Dean, Louise Herrington School of Nursing, Baylor University
Although she no longer treats the tiny babies she fell in love with as a neonatal nurse practitioner, the dean of Baylor's Louise Herrington School of Nursing still perceives everything she does as nursing. That's because she can do the math. She multiplies the seven or eight infants she used to see each day times 64 - the number of graduates that the nursing school produced last semester. That tells her approximately how many patients those new nurses can see in a day.
"I made a difference. They will make a difference," says Judy Lott, dean since 2002.
Her number crunching does not stop there. Louise Herrington School of Nursing produces more graduates than any other private school in Texas, and as many as most of the state schools, she says. "We have a low dropout rate once the students get to the higher levels (juniors and seniors)." The school succeeds because its students are committed to nursing and because the faculty cares about students and their successes, she says.
Knowing that her students can make a difference is important to Lott, who predicts a global shortage of nurses if trends are not reversed, and who proclaims the graduates of Louise Herrington are "absolutely" the best because of their view of nursing as a calling integrated with their faith. Because of their commitment and level of training, the school's graduates are highly regarded and recruited, she says. Each has at least one job offer by graduation.
More numbers: Lott predicts the world will have one million fewer nurses than it needs by 2020 unless hospitals and nursing schools can forge an alliance to reverse the trend. Texas feels the pinch now, and California is next, she says.
She sees several causes. First, women, who continue to dominate nursing school enrollments, have more professional choices now than they did in previous decades, when nursing was one of only two or three acceptable options for college-educated women. The population is aging and demanding more health care, and hospitals are recruiting nursing educators for clinical positions, which reduces the numbers of nursing faculty. Finally, both hospital nurses and nursing school faculty are nearing retirement age. The average age of a hospital nurse is 45, Lott says, and the average age of nursing school faculty is 56 or 57.
This is all happening at a time when hospital cost containment measures mean that patients arrive sicker than they used to and leave more quickly. Treating seriously ill people and getting them well enough to leave the hospital places a heavy demand on a hospital's nursing staff, she notes, but "good nursing care can make all the difference in the world" in how the patient fares.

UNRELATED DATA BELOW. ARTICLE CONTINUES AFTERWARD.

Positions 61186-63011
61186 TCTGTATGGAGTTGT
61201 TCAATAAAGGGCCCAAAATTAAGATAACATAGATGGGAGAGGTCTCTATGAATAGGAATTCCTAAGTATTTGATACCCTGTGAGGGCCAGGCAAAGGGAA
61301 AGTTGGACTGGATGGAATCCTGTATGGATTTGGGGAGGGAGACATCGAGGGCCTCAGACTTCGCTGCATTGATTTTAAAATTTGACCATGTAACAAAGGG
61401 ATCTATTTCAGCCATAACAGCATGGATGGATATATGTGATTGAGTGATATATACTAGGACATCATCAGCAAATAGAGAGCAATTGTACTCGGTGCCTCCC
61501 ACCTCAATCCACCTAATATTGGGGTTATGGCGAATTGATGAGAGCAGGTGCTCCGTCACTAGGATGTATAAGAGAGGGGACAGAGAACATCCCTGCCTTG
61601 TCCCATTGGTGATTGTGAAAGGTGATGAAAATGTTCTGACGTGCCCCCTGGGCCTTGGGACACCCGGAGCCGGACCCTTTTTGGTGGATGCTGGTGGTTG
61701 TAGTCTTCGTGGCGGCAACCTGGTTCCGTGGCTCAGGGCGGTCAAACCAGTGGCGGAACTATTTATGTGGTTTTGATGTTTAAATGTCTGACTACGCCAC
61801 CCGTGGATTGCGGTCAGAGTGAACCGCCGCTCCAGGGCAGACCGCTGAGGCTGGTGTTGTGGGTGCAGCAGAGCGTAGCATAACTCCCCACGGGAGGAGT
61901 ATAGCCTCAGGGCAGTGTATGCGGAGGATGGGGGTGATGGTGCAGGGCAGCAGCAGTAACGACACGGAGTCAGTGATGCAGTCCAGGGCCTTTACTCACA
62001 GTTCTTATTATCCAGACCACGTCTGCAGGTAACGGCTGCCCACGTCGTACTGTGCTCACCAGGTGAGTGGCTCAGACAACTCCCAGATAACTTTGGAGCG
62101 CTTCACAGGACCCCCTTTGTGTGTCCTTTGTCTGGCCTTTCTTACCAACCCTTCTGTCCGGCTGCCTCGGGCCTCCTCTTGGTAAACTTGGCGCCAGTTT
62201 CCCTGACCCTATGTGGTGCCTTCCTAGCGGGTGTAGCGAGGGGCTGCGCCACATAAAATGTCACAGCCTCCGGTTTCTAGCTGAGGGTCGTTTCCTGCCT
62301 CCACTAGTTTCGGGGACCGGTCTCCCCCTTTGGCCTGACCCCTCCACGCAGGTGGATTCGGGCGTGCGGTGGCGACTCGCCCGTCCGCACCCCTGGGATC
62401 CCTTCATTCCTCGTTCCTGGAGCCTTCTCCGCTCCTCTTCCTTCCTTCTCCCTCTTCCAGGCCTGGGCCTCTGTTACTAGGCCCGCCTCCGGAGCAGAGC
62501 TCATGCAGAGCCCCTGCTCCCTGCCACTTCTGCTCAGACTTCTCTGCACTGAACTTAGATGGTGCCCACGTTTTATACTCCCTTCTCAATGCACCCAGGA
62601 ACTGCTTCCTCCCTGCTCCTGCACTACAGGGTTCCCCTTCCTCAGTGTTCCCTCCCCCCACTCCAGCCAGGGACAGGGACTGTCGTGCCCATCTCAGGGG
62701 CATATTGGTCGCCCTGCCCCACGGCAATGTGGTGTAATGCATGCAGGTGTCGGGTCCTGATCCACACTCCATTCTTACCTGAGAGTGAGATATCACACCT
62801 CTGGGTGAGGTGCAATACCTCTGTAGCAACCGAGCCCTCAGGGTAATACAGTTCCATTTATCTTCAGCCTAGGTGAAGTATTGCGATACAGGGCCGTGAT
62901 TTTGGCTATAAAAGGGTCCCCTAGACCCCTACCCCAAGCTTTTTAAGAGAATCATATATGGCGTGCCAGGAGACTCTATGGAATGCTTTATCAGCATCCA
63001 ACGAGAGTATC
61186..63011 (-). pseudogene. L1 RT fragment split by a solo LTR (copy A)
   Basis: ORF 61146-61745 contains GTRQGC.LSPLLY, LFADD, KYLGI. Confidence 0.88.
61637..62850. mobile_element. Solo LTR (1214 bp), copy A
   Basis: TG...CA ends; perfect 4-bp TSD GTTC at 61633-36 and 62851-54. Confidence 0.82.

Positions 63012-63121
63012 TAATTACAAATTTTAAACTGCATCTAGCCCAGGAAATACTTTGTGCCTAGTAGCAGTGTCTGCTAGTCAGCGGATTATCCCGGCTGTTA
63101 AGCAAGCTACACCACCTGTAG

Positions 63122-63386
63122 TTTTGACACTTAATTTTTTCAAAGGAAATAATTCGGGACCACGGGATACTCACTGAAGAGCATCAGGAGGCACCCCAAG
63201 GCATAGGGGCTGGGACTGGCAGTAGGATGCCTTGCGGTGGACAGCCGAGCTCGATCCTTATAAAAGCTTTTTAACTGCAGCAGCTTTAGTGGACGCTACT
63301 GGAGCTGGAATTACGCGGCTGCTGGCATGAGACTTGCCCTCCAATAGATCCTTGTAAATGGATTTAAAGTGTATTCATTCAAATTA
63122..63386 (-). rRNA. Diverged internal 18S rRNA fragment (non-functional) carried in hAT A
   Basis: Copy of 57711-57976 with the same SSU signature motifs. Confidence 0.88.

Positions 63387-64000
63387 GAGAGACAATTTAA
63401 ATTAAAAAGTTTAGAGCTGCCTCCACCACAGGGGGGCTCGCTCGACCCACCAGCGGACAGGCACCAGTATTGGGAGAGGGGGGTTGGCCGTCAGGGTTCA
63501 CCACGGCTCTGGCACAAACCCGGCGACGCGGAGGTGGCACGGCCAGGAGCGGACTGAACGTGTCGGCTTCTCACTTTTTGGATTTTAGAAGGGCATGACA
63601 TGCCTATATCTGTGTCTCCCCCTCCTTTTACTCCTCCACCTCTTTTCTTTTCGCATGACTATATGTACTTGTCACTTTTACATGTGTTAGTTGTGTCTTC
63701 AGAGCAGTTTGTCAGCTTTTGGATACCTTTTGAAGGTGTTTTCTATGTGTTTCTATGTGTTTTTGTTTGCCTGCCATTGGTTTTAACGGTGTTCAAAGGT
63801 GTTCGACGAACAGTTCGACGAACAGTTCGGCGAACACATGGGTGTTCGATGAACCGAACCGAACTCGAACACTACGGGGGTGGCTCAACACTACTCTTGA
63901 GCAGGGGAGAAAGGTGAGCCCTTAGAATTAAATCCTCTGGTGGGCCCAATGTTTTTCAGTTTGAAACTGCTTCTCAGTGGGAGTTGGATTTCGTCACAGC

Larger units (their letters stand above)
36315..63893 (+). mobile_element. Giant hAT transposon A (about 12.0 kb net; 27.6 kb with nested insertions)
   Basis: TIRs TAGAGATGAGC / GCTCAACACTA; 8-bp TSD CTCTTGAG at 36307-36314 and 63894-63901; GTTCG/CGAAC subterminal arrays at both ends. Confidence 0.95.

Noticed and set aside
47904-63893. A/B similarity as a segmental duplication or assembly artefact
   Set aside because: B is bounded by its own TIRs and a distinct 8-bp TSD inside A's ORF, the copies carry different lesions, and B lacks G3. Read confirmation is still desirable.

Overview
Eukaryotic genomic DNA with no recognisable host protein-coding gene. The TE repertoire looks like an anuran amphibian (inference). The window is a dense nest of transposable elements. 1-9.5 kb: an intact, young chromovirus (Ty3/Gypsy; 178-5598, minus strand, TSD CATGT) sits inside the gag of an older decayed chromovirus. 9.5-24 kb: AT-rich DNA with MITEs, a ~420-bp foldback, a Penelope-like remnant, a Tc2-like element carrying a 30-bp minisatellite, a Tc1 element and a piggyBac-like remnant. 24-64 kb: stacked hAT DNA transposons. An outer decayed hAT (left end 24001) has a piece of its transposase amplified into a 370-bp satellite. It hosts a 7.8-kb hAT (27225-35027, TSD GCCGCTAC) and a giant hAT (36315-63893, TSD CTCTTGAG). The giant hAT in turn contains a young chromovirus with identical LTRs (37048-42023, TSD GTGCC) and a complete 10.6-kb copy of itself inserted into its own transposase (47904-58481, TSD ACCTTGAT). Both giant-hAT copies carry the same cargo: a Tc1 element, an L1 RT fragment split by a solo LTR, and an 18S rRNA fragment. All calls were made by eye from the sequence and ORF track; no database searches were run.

Lott's view of nursing comes from years of personal practice. She earned a bachelor's of science in nursing from Valdosta State University (Georgia), a master's from Troy State (Montgomery, Ala.) and a doctorate at the University of Alabama at Birmingham. She has worked on the faculty at Albany State College, University of Florida and University of Cincinnati, and arrived at the Louise Herrington School of Nursing in 2001 to teach in the neonatal graduate program.
She's also walked the halls of neonatal nursing settings. Her specialty is neonatal health care, and a premature baby named Jeremy, who was born at 27 or 28 weeks of gestation instead of the normal 38 to 40 weeks, changed her view of how these youngest members of society should be treated. "He was the first baby I fell in love with," Lott says. "He lived for several months but eventually succumbed to complications from prematurity." Premature babies have a much improved survival rate now, she says.
Treating him led Lott to research non-
invasive ways of caring for premature babies, which led her to study the skin, the body's biggest organ, and blood flow in general, which shows through the skin. Her desire to fill a gap in nursing education led her to author and edit two textbooks.
She is most proud of being a Fellow of the American College of Nursing, which recognizes nursing excellence, and notes that faculty members Charles Kemp and Frances Strodtbeck are also Fellows. "It's outstanding to have three," she says.
As Louise Herrington School of Nursing approaches its 100th anniversary in 2009, Lott hopes to generate financial support to meet three major needs. The first is a patient simulation laboratory, which teaches students to react in "real time" to crises by using lifelike models that can be programmed to have a heart attack, stroke or other medical condition. Baylor's school of nursing lags behind a number of other nursing programs in the Dallas area that have such a lab.
Lott also hopes for an endowed professorship as well as more student scholarships.
Her vision for the nursing school and her view of nursing as a calling led the Baylor Women's Council of Dallas to choose Lott as its 2006 Woman of Distinction, says Ellen Byrd, who chaired the committee making the selection. "She has a vision for so many things," Byrd says. "She has dedication in what she has done for the school."
Byrd (BS '64) says Lott was surprised when she discovered she would be honored. Lott's reaction: "Are you sure they meant me?"
She used the opportunity of making a speech at the women's council luncheon in her honor to emphasize the need for more nurses -- but not just any nurses. Lott insists, "They need to be Baylor nurses."